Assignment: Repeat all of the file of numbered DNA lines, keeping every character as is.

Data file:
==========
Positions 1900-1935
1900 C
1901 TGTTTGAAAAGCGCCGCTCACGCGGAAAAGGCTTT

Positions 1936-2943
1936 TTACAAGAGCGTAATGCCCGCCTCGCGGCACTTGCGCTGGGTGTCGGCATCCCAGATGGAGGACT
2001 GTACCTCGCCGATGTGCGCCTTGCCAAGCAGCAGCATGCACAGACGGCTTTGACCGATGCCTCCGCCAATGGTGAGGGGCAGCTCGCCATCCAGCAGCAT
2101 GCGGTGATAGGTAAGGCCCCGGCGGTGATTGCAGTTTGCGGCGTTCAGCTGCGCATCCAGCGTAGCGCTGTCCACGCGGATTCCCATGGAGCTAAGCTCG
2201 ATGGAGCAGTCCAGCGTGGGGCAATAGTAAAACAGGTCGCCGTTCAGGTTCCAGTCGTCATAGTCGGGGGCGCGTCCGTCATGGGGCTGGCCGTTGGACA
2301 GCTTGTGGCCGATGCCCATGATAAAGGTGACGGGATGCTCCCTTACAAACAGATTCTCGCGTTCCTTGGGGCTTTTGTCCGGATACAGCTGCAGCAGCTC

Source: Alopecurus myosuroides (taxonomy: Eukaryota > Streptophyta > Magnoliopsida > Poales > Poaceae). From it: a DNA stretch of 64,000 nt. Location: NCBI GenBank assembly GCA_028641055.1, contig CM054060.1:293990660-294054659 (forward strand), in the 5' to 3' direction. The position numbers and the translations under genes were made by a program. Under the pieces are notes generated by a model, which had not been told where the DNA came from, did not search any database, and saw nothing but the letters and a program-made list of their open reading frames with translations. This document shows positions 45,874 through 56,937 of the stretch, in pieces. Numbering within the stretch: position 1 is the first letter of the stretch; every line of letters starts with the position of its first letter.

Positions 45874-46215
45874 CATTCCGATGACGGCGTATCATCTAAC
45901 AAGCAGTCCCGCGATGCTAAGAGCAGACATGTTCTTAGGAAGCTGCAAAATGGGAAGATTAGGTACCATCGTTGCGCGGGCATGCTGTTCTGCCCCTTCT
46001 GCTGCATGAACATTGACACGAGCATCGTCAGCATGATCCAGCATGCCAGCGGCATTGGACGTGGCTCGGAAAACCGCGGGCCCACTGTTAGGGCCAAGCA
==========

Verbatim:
Positions 1900-1935
1900 C
1901 TGTTTGAAAAGCGCCGCTCACGCGGAAAAGGCTTT

Positions 1936-2943
1936 TTACAAGAGCGTAATGCCCGCCTCGCGGCACTTGCGCTGGGTGTCGGCATCCCAGATGGAGGACT
2001 GTACCTCGCCGATGTGCGCCTTGCCAAGCAGCAGCATGCACAGACGGCTTTGACCGATGCCTCCGCCAATGGTGAGGGGCAGCTCGCCATCCAGCAGCAT
2101 GCGGTGATAGGTAAGGCCCCGGCGGTGATTGCAGTTTGCGGCGTTCAGCTGCGCATCCAGCGTAGCGCTGTCCACGCGGATTCCCATGGAGCTAAGCTCG
2201 ATGGAGCAGTCCAGCGTGGGGCAATAGTAAAACAGGTCGCCGTTCAGGTTCCAGTCGTCATAGTCGGGGGCGCGTCCGTCATGGGGCTGGCCGTTGGACA
2301 GCTTGTGGCCGATGCCCATGATAAAGGTGACGGGATGCTCCCTTACAAACAGATTCTCGCGTTCCTTGGGGCTTTTGTCCGGATACAGCTGCAGCAGCTC

Source: Alopecurus myosuroides (taxonomy: Eukaryota > Streptophyta > Magnoliopsida > Poales > Poaceae). From it: a DNA stretch of 64,000 nt. Location: NCBI GenBank assembly GCA_028641055.1, contig CM054060.1:293990660-294054659 (forward strand), in the 5' to 3' direction. The position numbers and the translations under genes were made by a program. Under the pieces are notes generated by a model, which had not been told where the DNA came from, did not search any database, and saw nothing but the letters and a program-made list of their open reading frames with translations. This document shows positions 45,874 through 56,937 of the stretch, in pieces. Numbering within the stretch: position 1 is the first letter of the stretch; every line of letters starts with the position of its first letter.

Positions 45874-46215
45874 CATTCCGATGACGGCGTATCATCTAAC
45901 AAGCAGTCCCGCGATGCTAAGAGCAGACATGTTCTTAGGAAGCTGCAAAATGGGAAGATTAGGTACCATCGTTGCGCGGGCATGCTGTTCTGCCCCTTCT
46001 GCTGCATGAACATTGACACGAGCATCGTCAGCATGATCCAGCATGCCAGCGGCATTGGACGTGGCTCGGAAAACCGCGGGCCCACTGTTAGGGCCAAGCA